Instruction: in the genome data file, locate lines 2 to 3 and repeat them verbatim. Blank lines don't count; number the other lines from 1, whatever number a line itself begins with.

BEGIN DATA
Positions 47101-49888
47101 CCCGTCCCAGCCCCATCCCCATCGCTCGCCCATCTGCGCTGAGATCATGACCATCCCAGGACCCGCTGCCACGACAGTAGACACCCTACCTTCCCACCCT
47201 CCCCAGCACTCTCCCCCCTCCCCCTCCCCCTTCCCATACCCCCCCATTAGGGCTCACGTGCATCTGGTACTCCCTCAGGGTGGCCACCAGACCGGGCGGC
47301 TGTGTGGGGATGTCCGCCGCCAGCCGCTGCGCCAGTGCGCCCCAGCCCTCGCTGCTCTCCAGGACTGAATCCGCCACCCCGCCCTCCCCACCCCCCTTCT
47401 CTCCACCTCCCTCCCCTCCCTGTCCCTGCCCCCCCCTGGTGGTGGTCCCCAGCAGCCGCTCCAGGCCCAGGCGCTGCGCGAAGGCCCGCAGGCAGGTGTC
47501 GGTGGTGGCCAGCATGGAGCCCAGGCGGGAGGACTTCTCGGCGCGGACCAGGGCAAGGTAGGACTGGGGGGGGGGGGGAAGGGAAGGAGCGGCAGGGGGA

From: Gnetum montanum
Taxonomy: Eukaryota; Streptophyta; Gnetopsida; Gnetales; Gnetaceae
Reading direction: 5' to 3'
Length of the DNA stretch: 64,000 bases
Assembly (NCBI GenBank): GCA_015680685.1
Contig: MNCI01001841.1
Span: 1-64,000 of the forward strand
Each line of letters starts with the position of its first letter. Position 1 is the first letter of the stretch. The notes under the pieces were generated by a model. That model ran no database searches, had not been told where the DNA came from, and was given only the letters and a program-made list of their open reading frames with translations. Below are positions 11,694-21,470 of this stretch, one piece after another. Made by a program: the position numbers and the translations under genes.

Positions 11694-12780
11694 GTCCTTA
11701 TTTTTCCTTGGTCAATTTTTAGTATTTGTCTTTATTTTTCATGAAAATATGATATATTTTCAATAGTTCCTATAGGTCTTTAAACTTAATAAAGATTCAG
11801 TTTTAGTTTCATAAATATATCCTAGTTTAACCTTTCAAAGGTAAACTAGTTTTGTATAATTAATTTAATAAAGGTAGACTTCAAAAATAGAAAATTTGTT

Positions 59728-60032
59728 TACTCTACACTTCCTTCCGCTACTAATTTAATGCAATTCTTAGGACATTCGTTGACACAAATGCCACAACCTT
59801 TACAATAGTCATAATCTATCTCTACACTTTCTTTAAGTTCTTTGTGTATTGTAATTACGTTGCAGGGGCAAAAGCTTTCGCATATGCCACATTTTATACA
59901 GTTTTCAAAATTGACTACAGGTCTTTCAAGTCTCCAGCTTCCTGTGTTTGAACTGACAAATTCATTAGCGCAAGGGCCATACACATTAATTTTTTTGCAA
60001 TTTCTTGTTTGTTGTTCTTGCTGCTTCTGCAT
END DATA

47101 CCCGTCCCAGCCCCATCCCCATCGCTCGCCCATCTGCGCTGAGATCATGACCATCCCAGGACCCGCTGCCACGACAGTAGACACCCTACCTTCCCACCCT
47201 CCCCAGCACTCTCCCCCCTCCCCCTCCCCCTTCCCATACCCCCCCATTAGGGCTCACGTGCATCTGGTACTCCCTCAGGGTGGCCACCAGACCGGGCGGC